Physical and chemical characterization of subterranean CO2 storage sites using synchrotron-based computed microtomography techniques

K. Durocher, S. Whittaker, T. Kotzer

Research output: Chapter in Book/Report/Conference proceedingChapter


Computed microtomography (CMT) can be used to provide information regarding spatial distribution of minerals and aspects of porosity and permeability. Synchrotron-based x-ray CMT has several distinct advantages over conventional textural and mineralogical analytical methods in that it is noninvasive and non-destructive. Further, the high intensity, collimated x-ray beam yields analyses with a high spatial resolution. Synchrotron X-ray CMT analyses were carried out on three samples at the European Synchrotron Radiation Facility (ESRF) in Grenoble, France (ID 19 beamline) using an x-ray energy of 30 keV. The CMT analyses thus far have provided a glimpse into the potential uses of synchrotron-based techniques to statistically assess porous geological media, and possibly to image mineral phases of interest. The primary objective of this chapter is to utilize CMT to image pore size and connectivity in 3 dimensions. A secondary objective is to determine the relationship, if any, between potentially reactive silicate minerals and the aforementioned pore space network.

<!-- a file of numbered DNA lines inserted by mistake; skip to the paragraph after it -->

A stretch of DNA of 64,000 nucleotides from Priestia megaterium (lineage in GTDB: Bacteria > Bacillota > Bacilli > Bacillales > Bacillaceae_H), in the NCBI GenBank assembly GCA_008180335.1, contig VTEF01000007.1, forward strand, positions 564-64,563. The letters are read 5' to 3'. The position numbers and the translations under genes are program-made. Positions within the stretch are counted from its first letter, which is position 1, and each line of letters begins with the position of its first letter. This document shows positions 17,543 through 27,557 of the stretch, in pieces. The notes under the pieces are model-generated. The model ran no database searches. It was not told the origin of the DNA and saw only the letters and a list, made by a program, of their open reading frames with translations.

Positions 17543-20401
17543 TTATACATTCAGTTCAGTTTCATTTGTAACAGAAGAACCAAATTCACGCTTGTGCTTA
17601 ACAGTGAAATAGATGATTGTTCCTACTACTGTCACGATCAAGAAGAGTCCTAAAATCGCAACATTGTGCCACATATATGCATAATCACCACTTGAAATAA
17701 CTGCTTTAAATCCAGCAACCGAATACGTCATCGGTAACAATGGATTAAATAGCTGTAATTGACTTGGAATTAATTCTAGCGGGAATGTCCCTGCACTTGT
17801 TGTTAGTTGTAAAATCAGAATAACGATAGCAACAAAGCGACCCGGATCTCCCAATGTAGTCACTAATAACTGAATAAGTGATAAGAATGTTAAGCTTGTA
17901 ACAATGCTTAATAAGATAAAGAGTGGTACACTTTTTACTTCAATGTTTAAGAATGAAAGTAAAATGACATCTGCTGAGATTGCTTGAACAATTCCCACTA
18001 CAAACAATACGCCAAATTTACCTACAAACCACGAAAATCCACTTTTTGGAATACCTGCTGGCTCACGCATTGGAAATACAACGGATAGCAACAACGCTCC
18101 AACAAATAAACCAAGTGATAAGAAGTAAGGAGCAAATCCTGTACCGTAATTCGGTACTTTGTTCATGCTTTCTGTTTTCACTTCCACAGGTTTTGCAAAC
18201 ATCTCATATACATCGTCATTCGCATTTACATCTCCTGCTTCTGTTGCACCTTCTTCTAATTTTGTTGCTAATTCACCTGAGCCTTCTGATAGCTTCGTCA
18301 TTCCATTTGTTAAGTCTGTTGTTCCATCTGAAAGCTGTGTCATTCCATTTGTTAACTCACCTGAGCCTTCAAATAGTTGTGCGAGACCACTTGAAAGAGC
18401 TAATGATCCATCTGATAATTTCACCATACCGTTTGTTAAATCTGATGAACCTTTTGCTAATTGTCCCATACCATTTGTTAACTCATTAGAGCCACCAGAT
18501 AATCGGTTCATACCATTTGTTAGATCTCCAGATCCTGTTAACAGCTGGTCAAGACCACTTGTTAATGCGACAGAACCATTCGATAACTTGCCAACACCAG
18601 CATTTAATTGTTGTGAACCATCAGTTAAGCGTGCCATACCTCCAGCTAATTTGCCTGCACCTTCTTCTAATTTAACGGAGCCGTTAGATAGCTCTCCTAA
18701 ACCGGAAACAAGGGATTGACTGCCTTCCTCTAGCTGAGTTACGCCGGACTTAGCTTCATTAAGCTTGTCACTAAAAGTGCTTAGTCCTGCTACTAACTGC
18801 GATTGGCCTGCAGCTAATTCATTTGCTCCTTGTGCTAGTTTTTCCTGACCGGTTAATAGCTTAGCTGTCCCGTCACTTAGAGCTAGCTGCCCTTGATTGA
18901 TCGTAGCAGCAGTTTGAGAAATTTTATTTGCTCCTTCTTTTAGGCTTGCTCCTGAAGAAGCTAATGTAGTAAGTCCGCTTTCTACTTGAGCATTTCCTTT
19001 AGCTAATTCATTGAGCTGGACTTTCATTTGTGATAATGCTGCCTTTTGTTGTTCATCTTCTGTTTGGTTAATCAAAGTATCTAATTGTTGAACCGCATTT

Original languageEnglish (US)
Title of host publicationGreenhouse Gas Control Technologies
PublisherElsevier Ltd
Number of pages4
ISBN (Print)9780080447049
StatePublished - 2005

ASJC Scopus subject areas

  • Energy(all)

Fingerprint Dive into the research topics of 'Physical and chemical characterization of subterranean CO<sub>2</sub> storage sites using synchrotron-based computed microtomography techniques'. Together they form a unique fingerprint.

  • Cite this